Troy arrived home, instead of going to Hayden’s because of their argument. While there, he caught Simon (yes, the sergeant who was killed in Season 1!) having an affair with Justine.

GOOD GOD WHY MUST THERE BE SO MANY CHEATERS IN THIS TOWN?!? Xavier, Ryan, Leanne, and now Justine??? That’s really low.

Sorry. I really hate people who cheat. And I have plenty of reason to, but this is a review, not a diary. Moving on.

Troy took pictures on his iPad, intending to show Colin when he got home. When Justine came upstairs, Troy confronted her and said he was going to tell Colin. Justine tried to make him keep quiet about it, but when Troy said no (as well he should!), Justine strangled Troy to death in a rage. Then, overwhelmed with shock and panic at what she’d done, she tried to unlock the iPad, and when that didn’t work, she ran it under the tap and hid it in the cubby house before dumping Troy’s body. And she killed Simon to cover it up further.

Colin now knows all this, and he arrives home to find a distraught Justine being tormented by Troy. Justine apologises over and over again, before dying from the cocktail of pills and alcohol she’s taken, rather than face the reality of what she’s done i.e 25-to-life for 2 murders, a lifetime of being isolated and hated for the crimes, obstruction of justice, tampering with evidence, a one-way ticket to divorce court….you get the idea.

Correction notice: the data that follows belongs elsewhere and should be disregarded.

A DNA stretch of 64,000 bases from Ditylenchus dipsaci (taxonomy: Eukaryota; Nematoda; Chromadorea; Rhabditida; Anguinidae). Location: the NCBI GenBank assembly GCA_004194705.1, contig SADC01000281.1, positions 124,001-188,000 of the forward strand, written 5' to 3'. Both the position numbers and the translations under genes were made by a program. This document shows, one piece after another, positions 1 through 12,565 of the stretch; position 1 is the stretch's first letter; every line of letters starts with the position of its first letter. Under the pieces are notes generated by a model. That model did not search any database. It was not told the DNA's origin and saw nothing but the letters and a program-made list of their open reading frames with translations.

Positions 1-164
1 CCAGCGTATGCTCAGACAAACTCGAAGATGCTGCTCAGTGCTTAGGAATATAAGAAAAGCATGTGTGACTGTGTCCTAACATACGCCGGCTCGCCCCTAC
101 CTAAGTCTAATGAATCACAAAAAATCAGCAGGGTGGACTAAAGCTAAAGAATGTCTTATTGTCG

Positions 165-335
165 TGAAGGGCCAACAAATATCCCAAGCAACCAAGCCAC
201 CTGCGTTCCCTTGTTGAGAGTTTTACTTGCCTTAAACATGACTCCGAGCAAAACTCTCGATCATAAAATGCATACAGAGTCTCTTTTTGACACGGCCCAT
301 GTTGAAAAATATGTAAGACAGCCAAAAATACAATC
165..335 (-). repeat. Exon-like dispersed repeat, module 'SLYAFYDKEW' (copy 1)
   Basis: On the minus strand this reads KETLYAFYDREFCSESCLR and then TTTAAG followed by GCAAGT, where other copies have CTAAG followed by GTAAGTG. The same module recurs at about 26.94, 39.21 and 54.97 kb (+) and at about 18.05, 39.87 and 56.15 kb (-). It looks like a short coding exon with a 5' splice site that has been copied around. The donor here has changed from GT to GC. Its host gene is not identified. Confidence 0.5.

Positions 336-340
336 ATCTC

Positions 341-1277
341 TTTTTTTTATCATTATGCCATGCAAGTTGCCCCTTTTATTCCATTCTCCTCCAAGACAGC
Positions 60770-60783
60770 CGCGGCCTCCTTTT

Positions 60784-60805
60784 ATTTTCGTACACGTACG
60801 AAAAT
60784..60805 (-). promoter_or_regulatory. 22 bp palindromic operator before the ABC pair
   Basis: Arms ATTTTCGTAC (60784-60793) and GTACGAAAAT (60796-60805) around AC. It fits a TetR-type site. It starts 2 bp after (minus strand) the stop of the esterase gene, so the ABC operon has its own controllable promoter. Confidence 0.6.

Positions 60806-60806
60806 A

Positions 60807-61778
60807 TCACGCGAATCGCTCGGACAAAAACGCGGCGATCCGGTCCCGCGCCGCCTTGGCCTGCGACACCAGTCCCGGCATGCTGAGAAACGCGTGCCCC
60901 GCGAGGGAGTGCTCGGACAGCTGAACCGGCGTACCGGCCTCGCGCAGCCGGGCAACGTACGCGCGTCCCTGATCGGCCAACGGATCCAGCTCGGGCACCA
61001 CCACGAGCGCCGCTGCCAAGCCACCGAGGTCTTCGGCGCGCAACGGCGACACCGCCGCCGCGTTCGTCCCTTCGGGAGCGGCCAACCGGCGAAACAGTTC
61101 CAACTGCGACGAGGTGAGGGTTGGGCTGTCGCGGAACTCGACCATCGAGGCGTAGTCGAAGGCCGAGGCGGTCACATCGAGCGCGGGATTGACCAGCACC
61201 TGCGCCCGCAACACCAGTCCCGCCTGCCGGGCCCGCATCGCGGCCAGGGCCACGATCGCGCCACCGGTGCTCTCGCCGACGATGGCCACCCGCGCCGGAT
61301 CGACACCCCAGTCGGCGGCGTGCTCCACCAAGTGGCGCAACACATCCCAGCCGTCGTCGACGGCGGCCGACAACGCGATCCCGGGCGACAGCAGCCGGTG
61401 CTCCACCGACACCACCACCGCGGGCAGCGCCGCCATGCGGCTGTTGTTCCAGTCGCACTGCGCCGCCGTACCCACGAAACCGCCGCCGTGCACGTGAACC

I take back all the sympathy I ever had for Justine. She’s destroyed her family beyond repair. Quintin’s probably going to get caught for killing Brad, and even if he doesn’t he’ll never come home because of what Colin said to him. And as for poor Colin, he’s just learned his wife was cheating on him, killed their son, killed her lover, and she’s just killed herself.

But wait, it’s not quite over yet. There’s another ghost on the horizon.

Kate McLeavey.

End of Season 2.

Holy hell. I’m floored by the killer’s reveal. I honestly never saw that coming, and I don’t think anyone else did either. Between the performances and writing, Justine didn’t even really come onto people’s radar of possibility. And now that she’s gone, there’s no chance at justice. In fact, Colin might even get the blame for this too.

So, what now?

Well, I really don’t know what I’m meant to do on Wednesday nights after this, instead of waiting for the link to appear in my inbox. But I do know that Troy’s murder was a truly great mystery with an excellent twist, and there’s still so many possibilities on where the story can go from here.

If it was up to me, and it’s not, I’d say Season 3 almost definitely has to happen now. Troy’s story may have got a satisfying conclusion, but there’s much more to tie up. The drug storyline, Angela and her ex, Zara’s motivations, Quintin’s murder of Brad, Kobie and Wes, Nathan and how he’ll deal with the aftermath of conversion therapy, Hayden and his mother, and how on earth the surviving McLeavey’s are going to move forward, if they even can. Plus, we have a new mystery. Who killed Kate McLeavey?

I’m beyond impressed with this episode, and beyond impressed with After Nightfall. I’ve said it all, really. So keep an eye out for my next blog about what comes next, and if you don’t mind, I need to have another glass of rose on Colin’s behalf.